What happened to critical ball from World Series?

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What happened to critical ball from World Series?

From Comcast SportsNet
KISSIMMEE, Fla. (AP) -- The Corvette he won as World Series MVP is waiting at home for David Freese to drive. Provided he can pry the keys from his dad, that is. It might take a GPS to locate another prize from last October. Freese already owns the ball he hit for the home run in the 11th inning that won Game 6. He'd love to add the ball from his two-out, two-strike, two-run triple in the bottom of the ninth that saved the Series for the St. Louis Cardinals. "To me, that hit was more memorable," Freese said this week. "Because of the situation, what it meant." "It'd be great to have it," he said. "But I don't know where it is. I don't know if anybody knows." In the commotion that followed Freese's tying triple off Texas closer Neftali Feliz, that ball seems to have disappeared at Busch Stadium. So far, no one has come forward with it. It might be fated to join some of the game's most elusive souvenirs -- the famed home-run balls of Bobby Thomson and Kirk Gibson are missing, too. Freese hit .397 with five home runs and a record 21 RBIs in the postseason. Pretty nifty, considering he's played only 184 games in the majors over three years. Freese is off to nice start in spring training, batting .280 with three homers and 10 RBIs in 10 games. He said he's been able to build off his accomplishments that helped rally the Cardinals past Philadelphia, Milwaukee and Texas in the final month. "Confidence is such a big part of the game. You're happy that you succeeded in that situation," he said. "You learn that the game isn't going to run away from you. You've got to learn to embrace those moments." Freese's reward was a 2012 Corvette Grand Sport Coupe, presented by Chevrolet to the World Series MVP. A model car was on the infield during the Cardinals' celebration, and a couple of weeks ago he claimed the real thing. Or rather, his father did. The car came to a dealership in suburban St. Louis where the Cardinals have ties, customized to Freese's taste. Black on the outside, with red stitching inside. "Cardinal red," he said. "After all, it's because of the Cardinals that I got my chance." With his son at spring training, Guy Freese is enjoying the new wheels at home in suburban St. Louis. "Wearing the tires off that thing, if I know my dad," Freese said.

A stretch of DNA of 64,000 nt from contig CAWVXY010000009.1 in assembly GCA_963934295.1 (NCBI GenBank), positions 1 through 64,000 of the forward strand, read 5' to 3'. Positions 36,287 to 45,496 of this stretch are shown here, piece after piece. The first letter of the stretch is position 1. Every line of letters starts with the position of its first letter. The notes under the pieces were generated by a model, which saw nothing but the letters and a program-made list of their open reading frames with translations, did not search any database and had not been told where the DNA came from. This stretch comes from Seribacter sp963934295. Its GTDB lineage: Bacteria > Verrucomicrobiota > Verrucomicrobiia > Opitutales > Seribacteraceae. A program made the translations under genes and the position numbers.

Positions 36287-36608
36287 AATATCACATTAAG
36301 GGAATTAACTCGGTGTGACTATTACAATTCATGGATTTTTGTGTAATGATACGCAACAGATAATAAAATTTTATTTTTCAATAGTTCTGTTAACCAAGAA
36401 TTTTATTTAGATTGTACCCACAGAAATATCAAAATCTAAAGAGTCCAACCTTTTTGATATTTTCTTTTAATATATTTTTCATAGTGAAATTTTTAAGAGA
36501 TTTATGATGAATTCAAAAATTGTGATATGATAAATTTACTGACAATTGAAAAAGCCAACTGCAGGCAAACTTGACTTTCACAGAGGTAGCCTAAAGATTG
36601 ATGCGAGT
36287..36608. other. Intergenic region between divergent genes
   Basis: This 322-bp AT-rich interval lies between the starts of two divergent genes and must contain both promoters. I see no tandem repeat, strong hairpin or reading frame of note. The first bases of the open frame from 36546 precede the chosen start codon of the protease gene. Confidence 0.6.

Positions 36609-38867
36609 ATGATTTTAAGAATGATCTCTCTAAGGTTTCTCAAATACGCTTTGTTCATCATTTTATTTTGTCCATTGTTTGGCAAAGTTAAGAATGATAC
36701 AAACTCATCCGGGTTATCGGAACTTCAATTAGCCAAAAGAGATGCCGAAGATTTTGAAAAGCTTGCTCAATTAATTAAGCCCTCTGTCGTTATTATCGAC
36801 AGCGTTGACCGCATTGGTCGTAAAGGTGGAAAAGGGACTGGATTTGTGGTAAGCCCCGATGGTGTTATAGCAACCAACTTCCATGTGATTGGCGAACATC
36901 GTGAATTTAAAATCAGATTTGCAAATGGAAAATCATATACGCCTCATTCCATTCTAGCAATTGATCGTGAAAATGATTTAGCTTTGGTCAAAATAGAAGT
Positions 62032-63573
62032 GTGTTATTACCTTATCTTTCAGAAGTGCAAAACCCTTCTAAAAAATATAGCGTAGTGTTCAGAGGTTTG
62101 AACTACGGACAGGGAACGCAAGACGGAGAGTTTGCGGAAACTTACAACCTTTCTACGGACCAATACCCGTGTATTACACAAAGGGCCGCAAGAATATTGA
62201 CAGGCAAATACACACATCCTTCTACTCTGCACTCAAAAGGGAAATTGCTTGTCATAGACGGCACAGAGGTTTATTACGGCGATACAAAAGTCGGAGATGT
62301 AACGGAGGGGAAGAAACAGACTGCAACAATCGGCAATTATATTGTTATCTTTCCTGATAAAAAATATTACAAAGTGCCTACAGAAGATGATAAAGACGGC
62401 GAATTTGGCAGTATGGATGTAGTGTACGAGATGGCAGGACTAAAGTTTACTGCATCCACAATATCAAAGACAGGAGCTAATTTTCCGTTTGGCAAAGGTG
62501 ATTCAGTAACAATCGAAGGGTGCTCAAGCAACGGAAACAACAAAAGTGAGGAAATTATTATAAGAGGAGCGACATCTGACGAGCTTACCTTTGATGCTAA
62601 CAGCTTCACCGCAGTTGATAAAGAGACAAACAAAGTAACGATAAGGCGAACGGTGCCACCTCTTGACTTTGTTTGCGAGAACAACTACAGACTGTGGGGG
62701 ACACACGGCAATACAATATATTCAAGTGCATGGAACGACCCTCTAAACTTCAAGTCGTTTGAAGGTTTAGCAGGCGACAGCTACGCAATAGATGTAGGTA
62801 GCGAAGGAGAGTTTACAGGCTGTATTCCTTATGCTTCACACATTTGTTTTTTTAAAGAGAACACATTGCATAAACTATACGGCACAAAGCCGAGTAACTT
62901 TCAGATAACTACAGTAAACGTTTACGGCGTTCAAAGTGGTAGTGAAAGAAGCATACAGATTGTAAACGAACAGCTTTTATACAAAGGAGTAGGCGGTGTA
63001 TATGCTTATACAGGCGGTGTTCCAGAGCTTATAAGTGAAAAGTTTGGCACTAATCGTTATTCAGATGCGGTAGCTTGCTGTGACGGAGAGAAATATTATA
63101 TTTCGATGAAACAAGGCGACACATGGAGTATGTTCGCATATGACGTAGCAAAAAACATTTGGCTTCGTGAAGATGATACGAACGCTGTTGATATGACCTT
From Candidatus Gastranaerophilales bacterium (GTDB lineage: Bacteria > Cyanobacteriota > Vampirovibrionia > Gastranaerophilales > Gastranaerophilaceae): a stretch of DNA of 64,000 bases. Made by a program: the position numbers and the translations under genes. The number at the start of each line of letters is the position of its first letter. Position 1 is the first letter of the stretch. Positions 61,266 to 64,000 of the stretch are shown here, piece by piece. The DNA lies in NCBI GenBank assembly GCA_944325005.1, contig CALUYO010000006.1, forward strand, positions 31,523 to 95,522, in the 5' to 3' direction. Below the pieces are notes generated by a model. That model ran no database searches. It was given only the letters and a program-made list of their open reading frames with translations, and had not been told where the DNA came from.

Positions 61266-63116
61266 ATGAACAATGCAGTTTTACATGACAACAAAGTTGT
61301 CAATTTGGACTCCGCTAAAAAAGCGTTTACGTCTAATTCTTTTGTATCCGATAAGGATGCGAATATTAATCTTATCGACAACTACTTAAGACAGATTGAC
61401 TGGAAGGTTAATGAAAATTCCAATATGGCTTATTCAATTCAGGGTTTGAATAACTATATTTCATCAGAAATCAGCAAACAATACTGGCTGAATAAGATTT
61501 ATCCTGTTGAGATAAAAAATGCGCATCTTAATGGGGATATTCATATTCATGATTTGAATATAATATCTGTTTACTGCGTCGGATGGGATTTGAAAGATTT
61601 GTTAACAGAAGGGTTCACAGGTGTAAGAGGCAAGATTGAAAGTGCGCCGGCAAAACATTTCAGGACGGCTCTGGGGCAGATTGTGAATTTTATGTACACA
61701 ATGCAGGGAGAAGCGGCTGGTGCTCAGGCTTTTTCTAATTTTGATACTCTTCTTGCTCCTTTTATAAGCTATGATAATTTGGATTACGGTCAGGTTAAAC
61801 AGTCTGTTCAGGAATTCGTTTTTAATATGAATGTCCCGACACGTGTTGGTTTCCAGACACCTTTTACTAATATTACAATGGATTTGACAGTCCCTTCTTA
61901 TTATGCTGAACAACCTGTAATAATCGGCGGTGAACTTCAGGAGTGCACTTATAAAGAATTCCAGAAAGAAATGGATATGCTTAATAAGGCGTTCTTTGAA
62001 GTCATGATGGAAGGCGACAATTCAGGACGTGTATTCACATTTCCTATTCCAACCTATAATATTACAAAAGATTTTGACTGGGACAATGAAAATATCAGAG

Haggerty: It's time for Pastrnak to take a step forward

Haggerty: It's time for Pastrnak to take a step forward

BRIGHTON -- The third season is usually a pivotal one when it comes to an NHL player's development and trying to forecast exactly how high their ceiling will be.

So it is for David Pastrnak, who is expected to take a major leap forward in his third year after showing flashes of great promise in each of his first two seasons.

“The [World Cup] is done, so now all of my focus is on being as ready as I can for this upcoming season,” said Pastrnak, 20, who threw probably the biggest hit of his career on unsuspecting teammate Patrice Bergeron when the Czechs played Team Canada in the preliminary rounds. “I feel way bigger, very comfortable on the ice, and I obviously feel really good right now.”

Pastrnak has had moments of dazzling brilliance in Boston so far while riding the usual learning curve that every young player travels in Claude Julien’s system. In addition, injuries last season sidetracked his development process.

Pastrnak put up 21 goals and 55 points between Boston and Providence as the youngest player in either league as an 18-year-old rookie two years ago. Last season he had 15 goals and 26 points in 51 games for the Bruins while also missing significant time because of a fractured foot. The injury not only sidelined him for a few months but also made it difficult for him to jump onto the moving train of the NHL regular season once he was ready to return.